• Bug-out heavy.  Don’t assume you can quickly get out of trouble carrying a load.  Slip on a backpack of at least #25 and hike for at least 20 mins.  Do that weekly and work your way up to 1+ hours with #40+ so that, if you ever have to get out of Dodge you can do so.  And, as an added bonus, it’ll make long hikes with light and medium packs really fun and easy when you go on adventures!   See video below of my last adventure with my daughter Morgan and her fiancé Jack — it’s hilarious!
  • Empty your cup.  The idea is an ancient one.  If you fast from food and improve your ability to control what you allow into your mouth, you will also control what you allow into your mind, heart, and spirit — and you might even be able to fill the empty space thus created with spiritual food and drink.  This is why fasting is so prevalent in all traditional religions like Hinduism, Buddhism, and orthodox forms of Christianity.  Assuming you have no precluding health conditions of course, try skipping one, two or even three meals (silly rabbit — breakfast actually means “to break your fast” after a whole day of not eating).  Consider a permanent change, like one of the traditional fasting forms (such as abstaining from meat on Fridays) or giving up something that you enjoy but you know isn’t good for you — like soda, alcohol, candy, or tobacco.  Some folks think that you can’t say “Yes” with all your heart without first learning how to to say “No.”
  • If it ain’t in the training journal it didn’t happen.  Do the work, the external and internal, and write about what you did and thought in your journal.  Introspection, self-examination and measurement are the key to progress.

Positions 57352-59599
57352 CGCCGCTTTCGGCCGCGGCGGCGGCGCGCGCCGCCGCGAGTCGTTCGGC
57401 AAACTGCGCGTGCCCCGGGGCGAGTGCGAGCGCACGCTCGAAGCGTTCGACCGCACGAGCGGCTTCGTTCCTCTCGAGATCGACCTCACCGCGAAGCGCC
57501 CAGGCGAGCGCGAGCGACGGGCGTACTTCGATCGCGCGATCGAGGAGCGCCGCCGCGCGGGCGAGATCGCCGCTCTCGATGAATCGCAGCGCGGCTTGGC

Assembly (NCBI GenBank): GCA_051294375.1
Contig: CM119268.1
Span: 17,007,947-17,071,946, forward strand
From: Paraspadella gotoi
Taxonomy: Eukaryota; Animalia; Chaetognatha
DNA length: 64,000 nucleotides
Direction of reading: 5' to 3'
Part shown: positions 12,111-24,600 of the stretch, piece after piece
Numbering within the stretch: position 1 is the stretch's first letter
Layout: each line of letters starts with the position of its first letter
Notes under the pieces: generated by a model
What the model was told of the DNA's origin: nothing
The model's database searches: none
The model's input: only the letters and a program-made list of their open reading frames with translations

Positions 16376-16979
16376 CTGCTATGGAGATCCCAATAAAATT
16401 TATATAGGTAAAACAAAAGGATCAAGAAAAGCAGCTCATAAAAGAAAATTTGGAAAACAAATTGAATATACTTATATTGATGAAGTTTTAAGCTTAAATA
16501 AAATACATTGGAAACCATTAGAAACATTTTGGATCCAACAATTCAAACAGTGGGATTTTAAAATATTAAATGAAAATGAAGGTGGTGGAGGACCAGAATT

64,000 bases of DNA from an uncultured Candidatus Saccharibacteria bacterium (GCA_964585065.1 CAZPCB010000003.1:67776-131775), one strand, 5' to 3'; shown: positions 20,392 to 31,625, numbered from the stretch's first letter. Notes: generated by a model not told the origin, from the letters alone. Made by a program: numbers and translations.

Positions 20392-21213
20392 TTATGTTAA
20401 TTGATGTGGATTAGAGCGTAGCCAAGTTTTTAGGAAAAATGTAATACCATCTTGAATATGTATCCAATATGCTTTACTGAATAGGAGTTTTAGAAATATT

TWO MARTIAL ARTS DISTANCE LEARNING PROGRAMS AVAILABLE. 100% free and operated through my non-profit, Cabal Fang is martial arts for personal development, self-defense and fitness. Bobcat Frontier Martial Arts is just $19.99/month and that’s your choice if you’re interested in Frontier Rough ‘n’ Tumble — the fighting arts, survival skills, lifeways and ethos of the colonial and indigenous peoples of North American during the frontier period (1607 – 1912). What are you waiting for — enroll today!

Treasures of Ancient Egypt: Sunken Cities

Yesterday afternoon I took my daughter Morgan and her fiancé Jack to see Treasures of Ancient Egypt: Sunken Cities at the Virginia Museum of Fine Arts.

The exhibition displays treasures recovered from two powerful ancient Egyptian cities, Thonis-Heracleion and Canopus, that were sunk into the Mediterranean  in the 8th century AD.

Previously known only by scattered mentions in ancient writings, no physical trace of their splendor and magnificence had been found until maritime archaeologist Franck Goddio and his European Institute for Underwater Archaeology (IEASM) made the discovery and lifted their secrets up from the depths.

IEASM’s ongoing underwater excavations have fundamentally changed our understanding of the cultures, faiths, and history of Egypt’s Mediterranean region. This exhibition features a staggering array of objects from these excavations, supplemented by treasures from museums across Egypt.

Photo set and video below.

 


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Cup of Silence: Mettle Maker #237

Thanks to everyone who participated in Mettlecraft Month 2020.  Recap here.  Boy am I blessed to with a great bunch of crazy friends!

The December focuses for Cabal Fang are Situational Training and the Chalice.

The monthly constitutional will be a pyramid generated randomly at each meeting using PTDICE, and we’ll be performing it at the beginning of each meeting rather than at the end.  Get yourself a set of PTDICE at Mitch’s General Store  and create your constitutionals on the fly, or just pick one of our historical constitutionals from the list and do it it pyramid-style.

Why are we doing this?

  • It’s cold outside and we meet at the park.  Pyramids contain a built-in warm-up.  We can put them at the beginning of each training session to get moving quickly without increasing injury risk.
  • Last month was killer.  Pyramids are less strenuous that the conventional flat-out protocol,  This month we need to dial it back.

Engage

If you’re new in these parts, you should know that people who engage with the content by doing some of the work and/or posting in the comments have been known to get discount coupons for books and merch from Mitch’s General Store

Cup of Silence: Mettle Maker #237